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3 Lies Told To Runners


We have all seen it and we have all done it. No matter how much you may try to avoid it, for some reason it keeps coming back to you. You may then go and search online for more information but, there you are again, back scratching your head about it. So what do we do next? Usually we will go to our social networks online and ask or maybe go up to a co-worker or exercise buddy and ask them. And then you realize you are back, chasing the rabbit down the rabbit hole and are no more certain than when you started.


I’m talking about the major misinformation you have been told about running. So let us try and clear things up here and see what you have been told.


#1. Running causes arthritis and damages your knees.

How many times have you had knee pain after running? Ever had a running partner whose knees always seemed to hurt during.after running? The logical conclusion has typically been, “well, running is causing the pain, so running must be bad for your knees.” But that simply is not the case. There are runners who run well into their 80’s and 90’s and never seem to want to stop running. The oldest patient I have had the privilege of helping was 73 and her knees were never a problem. In fact, my colleagues at the JOSPT researched this exact issue and found that 3.5% of recreational runners will develop osteoarthritis and 13.3% of competitive runners will develop osteoarthritis.

But the more interesting finding was 10.2% of non-runners will develop osteoarthritis by just living a sedentary lifestyle. Meaning if you were worried about the health of your knees and had to choose between running and not running, you should actually choose to run to maintain healthy knees. Further, the JOSPT team found running helped keep your hips healthy as well, not to forget your overall general health too.


#2. High body weight leads to greater chance of injury in running.

Have you ever thought, “I weigh too much” or “I’m not thin enough to run?” Well, lets start by saying body weight, BMI, body fat percentage, etc. are dramatically inaccurate ways to measure your fitness and health. Each person’s body composition depends on what kind of activity you do. So, for instance, linemen in the NFL can weigh 300 lbs. and ballet dancers can weigh as little as 95 lbs.

Both would be considered overweight and underweight respectively, but would you say either is not functioning at a high level? The same would be true for you and your body. I always recommend to my patients that they throw away the scale and instead rely on how your clothes are fitting you. With that being said, a study was done by the JOSPT looking at people who were categorized as “normal-weight, overweight, and obese” and knee related running injuries. Now, what would you think they found? Would you guess, the higher the body weight, i.e. trending “obese,” would lead to knee injuries? If you said yes, then I’m sorry but you are incorrect. After looking at 571 runners, those classified as “obese” were found to be less likely to have knee injuries by 13% when compared to “normal-weight” runners. Actually, the research and my own clinical experience tends to show that “normal-weight” and “underweight” runners are more likely to have knee injuries. The reasons for that are many and complex but it often relates to technique and poor form when running. The runners I see in my clinic who tend to be higher in weight often develop lower leg injuries (think plantar fasciitis, achilles tendinopathy). Usually this is related to poor shoe fit and a poor training routine/program. Read my blog on proper shoe fit for more information and reach out if you have any questions.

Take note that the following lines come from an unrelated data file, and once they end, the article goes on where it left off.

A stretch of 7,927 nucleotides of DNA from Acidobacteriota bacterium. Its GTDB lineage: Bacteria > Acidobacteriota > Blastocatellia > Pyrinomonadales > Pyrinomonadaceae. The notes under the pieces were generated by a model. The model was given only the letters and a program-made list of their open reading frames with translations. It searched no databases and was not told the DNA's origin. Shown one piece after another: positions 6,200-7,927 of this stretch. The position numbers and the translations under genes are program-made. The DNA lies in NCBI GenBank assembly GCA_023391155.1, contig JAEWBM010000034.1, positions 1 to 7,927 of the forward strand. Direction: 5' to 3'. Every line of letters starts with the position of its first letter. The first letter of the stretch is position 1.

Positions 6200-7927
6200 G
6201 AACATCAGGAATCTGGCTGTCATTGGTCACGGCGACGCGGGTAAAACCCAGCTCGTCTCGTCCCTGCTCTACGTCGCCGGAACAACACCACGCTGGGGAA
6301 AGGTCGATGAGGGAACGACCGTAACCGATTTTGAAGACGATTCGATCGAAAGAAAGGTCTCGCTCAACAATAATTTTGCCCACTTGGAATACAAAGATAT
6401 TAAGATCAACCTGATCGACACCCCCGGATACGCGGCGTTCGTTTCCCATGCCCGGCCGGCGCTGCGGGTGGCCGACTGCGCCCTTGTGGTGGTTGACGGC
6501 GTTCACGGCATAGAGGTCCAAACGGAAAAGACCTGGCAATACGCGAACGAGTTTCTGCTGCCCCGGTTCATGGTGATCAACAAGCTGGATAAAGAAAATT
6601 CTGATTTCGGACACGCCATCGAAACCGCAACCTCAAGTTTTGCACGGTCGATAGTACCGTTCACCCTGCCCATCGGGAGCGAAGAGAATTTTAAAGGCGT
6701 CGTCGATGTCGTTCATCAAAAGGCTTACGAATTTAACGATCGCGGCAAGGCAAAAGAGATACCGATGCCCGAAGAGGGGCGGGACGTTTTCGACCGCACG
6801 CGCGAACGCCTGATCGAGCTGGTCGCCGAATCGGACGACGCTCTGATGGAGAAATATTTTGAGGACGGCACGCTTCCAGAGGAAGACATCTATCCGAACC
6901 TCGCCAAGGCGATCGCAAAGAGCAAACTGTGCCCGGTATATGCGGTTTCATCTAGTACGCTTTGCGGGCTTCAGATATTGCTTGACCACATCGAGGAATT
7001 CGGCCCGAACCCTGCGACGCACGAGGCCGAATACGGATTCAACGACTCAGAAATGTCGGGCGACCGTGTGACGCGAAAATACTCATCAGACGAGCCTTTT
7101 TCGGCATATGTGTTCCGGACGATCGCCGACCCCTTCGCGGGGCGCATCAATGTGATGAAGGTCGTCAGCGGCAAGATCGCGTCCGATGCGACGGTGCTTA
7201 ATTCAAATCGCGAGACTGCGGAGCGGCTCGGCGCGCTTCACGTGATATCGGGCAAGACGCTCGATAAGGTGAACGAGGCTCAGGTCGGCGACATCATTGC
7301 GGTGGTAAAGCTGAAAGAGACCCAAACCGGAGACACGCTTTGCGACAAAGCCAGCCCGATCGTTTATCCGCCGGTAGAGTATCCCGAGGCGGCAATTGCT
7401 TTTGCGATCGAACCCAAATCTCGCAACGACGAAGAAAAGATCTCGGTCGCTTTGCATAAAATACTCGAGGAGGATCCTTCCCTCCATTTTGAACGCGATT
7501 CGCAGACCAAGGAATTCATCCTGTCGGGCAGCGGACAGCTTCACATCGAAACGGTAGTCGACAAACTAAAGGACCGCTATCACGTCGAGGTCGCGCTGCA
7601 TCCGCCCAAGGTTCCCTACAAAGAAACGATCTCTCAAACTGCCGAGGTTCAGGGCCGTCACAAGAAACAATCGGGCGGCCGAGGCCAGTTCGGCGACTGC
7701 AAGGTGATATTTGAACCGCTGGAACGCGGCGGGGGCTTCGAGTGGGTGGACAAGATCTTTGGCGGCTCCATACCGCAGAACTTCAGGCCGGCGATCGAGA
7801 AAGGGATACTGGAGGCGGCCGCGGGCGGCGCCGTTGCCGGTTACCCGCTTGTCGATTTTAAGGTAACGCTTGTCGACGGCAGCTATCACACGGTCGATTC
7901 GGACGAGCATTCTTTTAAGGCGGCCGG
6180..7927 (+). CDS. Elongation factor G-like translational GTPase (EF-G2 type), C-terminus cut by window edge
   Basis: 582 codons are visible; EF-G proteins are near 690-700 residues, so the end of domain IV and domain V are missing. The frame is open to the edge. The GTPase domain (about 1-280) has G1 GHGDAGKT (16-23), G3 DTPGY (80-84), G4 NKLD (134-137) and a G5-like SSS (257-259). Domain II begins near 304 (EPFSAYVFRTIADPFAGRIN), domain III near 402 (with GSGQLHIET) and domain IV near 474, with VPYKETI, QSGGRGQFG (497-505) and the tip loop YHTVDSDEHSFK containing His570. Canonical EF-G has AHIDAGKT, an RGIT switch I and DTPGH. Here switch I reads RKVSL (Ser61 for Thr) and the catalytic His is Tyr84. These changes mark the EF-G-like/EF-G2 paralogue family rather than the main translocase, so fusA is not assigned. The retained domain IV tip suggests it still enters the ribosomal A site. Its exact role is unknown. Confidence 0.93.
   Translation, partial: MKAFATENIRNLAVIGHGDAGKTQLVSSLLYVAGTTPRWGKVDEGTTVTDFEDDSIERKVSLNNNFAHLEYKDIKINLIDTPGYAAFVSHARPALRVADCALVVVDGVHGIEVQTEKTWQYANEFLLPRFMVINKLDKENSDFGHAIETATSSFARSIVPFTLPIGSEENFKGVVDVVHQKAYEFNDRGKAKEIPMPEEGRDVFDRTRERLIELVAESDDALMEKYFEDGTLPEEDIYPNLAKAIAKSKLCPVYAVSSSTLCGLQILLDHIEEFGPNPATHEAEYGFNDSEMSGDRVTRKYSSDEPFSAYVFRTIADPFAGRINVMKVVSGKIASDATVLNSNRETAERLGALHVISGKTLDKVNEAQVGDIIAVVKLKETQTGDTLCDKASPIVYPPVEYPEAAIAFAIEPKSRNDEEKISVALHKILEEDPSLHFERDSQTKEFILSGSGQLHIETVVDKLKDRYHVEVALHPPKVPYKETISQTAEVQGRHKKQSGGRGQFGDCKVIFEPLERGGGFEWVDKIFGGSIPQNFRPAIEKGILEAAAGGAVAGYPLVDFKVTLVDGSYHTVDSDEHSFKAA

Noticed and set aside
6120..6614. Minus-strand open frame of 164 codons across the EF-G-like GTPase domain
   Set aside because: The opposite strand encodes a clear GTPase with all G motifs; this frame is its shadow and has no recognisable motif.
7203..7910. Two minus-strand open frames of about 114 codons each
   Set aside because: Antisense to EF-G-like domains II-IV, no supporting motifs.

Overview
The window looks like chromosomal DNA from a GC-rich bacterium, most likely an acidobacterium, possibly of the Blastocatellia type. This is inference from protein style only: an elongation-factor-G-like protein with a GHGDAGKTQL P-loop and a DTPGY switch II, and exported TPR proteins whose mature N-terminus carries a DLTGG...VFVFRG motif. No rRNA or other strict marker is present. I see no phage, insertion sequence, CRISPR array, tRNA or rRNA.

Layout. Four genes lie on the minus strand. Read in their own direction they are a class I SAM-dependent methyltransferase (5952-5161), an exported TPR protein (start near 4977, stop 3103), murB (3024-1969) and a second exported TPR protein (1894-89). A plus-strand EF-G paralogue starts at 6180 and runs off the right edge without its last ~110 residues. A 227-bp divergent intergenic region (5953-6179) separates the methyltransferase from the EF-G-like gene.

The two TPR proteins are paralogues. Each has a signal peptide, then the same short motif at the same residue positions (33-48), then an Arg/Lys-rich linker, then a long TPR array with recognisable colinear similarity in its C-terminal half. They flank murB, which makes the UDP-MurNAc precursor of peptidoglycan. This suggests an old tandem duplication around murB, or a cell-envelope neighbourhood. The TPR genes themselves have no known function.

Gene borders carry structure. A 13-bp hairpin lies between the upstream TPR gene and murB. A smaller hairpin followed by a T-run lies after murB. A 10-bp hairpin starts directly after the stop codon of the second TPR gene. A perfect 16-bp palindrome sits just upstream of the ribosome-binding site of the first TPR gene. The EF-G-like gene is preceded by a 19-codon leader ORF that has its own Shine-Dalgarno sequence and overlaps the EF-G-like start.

#3. Distance running barefoot will lead to injury


Do you remember when barefoot/forefoot running became a thing? I can remember seeing people give it a shot, then the big shoe companies caught on to the trend and you could find barefoot shoes with 0 mm drops all over the place. Then people started getting injured and they started getting injured fast. The word around the running block was the shoes were to blame and the pendulum swung dramatically back to heel strike running.


Well, the injuries that occurred were actually due to switching up your running style way too quickly, without building up the necessary leg support. But running with a forefoot strike pattern is actually faster and safer if done properly. Think about it. If you wanted to stop moving forward, you would “dig in your heels,” right? You instinctively know to plant your heels to help you stop (think Fred Flinstone here).

So why would you want to be doing that when you’re running and trying to go forward? That’s basically what you're doing when you heel strike run, and most people traditionally run with a heel strike. This is mainly because of the type of shoes you’ve been sold and read my other BLOG about shoes for some help. But if you were to take off your shoes and run barefoot, your body switches to a forefoot strike without you even thinking about it. Don’t believe me? Give it a shot. Head outdoors to a grassy patch of land and try running barefoot. So barefoot running actually helps you run faster, you just gotta do it the right way and train for it the right way.


What misinformation have you been told about running? Did you receive bad information? Have you been given good information? Share with what you’ve heard or tried and comment below.



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